Friday, October 31, 2008

Halloween Hostages in Maine

A gunman, Randall Hofland, 55, who had been on the lam for a week held 11 fifth-graders hostage at a Stockton Springs, Maine, elementary school on Friday, Halloween, October 31, 2008. He was tackled outside a classroom without any harm to the children, police said.

Hofland had released all the students and had turned over a loaded gun to one of the young hostages before he was arrested at the Stockton Springs Elementary School, authorities said. The school in the small coastal town of Stockton Springs has about 80 students.

He was taken to jail and all of the school's pupils were taken by bus to an elementary school in neighboring Searsport.

"These children are very brave. They did a tremendous job," Gov. John Baldacci said.

The gunman walked into a fifth-grade classroom in the small coastal town (in Waldo County) around the start of the day. State police were called at 8:42 a.m. and Hofland was arrested about 20 minutes later after he was tackled by a state trooper.

Hofland was the object of a manhunt that began on the night of Oct. 23 after he allegedly pointed a gun at a police officer who stopped him during a seat belt safety check in Searsport. Hofland drove off, eventually abandoning his car in a field.

A two-mile stretch of U.S. 1 was closed to traffic for a time during the search, which involved more than three dozen police officers, including the state police tactical team. Schools in School Administrative District 56, including Stockton Springs Elementary School, were closed for the day after Hofland fled, out of concern for students' safety.

Hofland was charged Friday with criminal threatening with a dangerous weapon in the Oct. 23 traffic stop. Police and prosecutors were meeting to discuss charges related to the hostage situation.

Baldacci praised school and police for their fast response on Friday. He said the school secretary called a "code blue" and then dialed 911. After being locked down on Oct. 24, the day after the traffic stop, the schools have been in a state of heightened security.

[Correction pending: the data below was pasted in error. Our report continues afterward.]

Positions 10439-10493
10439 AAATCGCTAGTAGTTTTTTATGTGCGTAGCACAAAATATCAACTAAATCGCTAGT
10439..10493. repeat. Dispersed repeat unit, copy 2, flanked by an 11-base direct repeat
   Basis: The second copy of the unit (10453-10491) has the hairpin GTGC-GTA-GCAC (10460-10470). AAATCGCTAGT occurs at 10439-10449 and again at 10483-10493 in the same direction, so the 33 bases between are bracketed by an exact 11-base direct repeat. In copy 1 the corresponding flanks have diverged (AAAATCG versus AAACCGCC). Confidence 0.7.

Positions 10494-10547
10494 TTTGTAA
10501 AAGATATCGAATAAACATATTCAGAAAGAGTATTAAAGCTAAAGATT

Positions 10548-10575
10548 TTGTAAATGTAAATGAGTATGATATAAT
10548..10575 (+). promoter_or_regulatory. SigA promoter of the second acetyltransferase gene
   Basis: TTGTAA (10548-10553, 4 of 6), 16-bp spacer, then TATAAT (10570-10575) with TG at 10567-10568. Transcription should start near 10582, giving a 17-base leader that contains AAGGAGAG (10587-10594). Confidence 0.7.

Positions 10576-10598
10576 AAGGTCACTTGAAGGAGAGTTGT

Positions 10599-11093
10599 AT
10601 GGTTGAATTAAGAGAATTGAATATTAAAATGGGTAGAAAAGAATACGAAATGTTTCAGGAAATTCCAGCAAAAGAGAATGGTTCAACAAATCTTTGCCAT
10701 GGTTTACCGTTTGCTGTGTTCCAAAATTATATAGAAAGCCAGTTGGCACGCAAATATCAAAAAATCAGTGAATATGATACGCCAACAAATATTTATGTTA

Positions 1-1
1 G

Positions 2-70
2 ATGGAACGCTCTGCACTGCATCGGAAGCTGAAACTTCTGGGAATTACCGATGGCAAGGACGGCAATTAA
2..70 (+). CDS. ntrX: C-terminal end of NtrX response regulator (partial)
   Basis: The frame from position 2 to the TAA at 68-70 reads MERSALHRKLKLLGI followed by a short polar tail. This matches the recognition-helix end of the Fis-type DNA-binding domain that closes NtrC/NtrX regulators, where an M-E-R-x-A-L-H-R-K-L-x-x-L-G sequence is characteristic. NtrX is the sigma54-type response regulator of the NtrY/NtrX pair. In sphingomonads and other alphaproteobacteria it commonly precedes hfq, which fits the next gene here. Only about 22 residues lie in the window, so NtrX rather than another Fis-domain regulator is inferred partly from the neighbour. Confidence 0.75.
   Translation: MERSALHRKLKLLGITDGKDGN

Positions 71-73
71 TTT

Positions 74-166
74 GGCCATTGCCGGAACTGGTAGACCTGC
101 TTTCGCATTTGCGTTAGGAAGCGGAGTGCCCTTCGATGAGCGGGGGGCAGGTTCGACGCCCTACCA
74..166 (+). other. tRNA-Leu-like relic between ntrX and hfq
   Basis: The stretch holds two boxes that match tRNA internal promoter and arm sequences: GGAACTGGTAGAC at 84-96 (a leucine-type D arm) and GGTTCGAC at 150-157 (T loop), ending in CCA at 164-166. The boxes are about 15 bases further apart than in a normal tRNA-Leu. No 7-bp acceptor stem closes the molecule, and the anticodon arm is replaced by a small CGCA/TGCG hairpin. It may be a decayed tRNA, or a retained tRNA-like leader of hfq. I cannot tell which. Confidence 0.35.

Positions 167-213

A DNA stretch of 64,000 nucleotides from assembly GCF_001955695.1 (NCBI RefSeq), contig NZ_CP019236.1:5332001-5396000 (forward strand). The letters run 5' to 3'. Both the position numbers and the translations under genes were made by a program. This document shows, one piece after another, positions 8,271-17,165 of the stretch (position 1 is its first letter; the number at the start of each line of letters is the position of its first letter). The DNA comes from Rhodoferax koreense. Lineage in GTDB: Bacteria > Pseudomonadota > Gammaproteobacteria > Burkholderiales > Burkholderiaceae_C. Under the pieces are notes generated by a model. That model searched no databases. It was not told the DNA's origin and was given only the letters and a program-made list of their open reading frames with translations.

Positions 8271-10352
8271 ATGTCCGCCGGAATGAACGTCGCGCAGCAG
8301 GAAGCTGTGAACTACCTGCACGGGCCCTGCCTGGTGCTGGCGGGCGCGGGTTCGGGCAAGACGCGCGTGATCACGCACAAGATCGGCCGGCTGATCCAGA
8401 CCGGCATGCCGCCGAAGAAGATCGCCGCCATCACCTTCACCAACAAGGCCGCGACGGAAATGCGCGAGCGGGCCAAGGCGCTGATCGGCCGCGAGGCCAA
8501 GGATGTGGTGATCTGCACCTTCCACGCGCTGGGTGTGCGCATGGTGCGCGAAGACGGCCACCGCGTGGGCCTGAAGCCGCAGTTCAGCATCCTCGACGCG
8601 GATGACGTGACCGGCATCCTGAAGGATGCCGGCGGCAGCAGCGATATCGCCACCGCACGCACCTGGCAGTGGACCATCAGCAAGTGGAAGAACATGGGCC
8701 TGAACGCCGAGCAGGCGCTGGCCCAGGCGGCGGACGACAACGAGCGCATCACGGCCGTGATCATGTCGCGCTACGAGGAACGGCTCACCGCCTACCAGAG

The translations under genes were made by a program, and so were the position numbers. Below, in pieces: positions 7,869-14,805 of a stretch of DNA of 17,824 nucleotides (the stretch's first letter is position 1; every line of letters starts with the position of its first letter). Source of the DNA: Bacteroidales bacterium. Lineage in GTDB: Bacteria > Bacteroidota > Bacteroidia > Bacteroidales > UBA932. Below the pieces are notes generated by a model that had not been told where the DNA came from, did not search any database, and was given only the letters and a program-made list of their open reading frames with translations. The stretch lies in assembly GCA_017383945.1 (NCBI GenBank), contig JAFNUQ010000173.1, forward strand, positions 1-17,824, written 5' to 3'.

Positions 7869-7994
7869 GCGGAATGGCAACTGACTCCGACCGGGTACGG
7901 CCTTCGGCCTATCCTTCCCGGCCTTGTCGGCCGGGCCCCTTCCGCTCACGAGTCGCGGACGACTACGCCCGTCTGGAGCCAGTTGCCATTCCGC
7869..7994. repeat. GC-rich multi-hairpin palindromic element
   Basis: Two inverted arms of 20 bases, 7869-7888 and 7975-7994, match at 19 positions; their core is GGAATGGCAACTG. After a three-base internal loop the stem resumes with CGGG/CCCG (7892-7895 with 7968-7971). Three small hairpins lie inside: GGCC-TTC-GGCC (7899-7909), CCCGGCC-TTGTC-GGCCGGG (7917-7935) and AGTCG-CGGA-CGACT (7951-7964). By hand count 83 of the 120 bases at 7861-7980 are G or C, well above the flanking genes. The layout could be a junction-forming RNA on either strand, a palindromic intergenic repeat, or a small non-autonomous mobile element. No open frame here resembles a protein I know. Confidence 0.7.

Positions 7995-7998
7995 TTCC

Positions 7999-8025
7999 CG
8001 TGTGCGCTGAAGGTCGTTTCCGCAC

Details of the school's emergency plan weren't immediately available, but district school Superintendent Raymond Freve said they included a code broadcast on the intercom to advise teachers there was a serious situation and classrooms had to be locked down.

"Everyone was calm. They did what they were supposed to do. The bottom line: Nobody got hurt," Freve said.

The Maine Department of Education began requiring schools to enlist local police, fire and emergency preparedness officials in creating emergency response plans in 2002.

The school district has scheduled counseling sessions for students and meetings with parents Saturday.

Hofland had lived in the area for about seven years, most recently in a trailer off a dirt road, Searsport Police Chief Dick LaHaye said.

LaHaye said he was aware of reports that Hofland may have posted comments on an Internet message board questioning whether police had the right to stop motorists at roadblocks.

Hofland once appealed a parking ticket he received in Concord, N.H., to the Supreme Court of New Hampshire. He claimed his constitutional rights were violated because the city didn't have signs that provided notice of a city ordinance prohibiting parking on city streets for more than 30 minutes between 2 a.m. and 6 a.m. The court rejected his appeal.

This location, Stockton Springs, Maine, is not to be confused with the Stockton, California event of 1989. On January 17, 1989, Patrick Purdy, also known as Patrick West and by other names, returned to the school he had attended 15 years before. Purdy, wearing a t-shirt with the word Satan on it, opened fire at the playground of the Cleveland Elementary School in Stockton, California, killing five children and wounding 35 youngsters and a teacher with his AK-47. All were the children of Southeast Asian refugees. Purdy then turned the gun on himself, and died by suicide.

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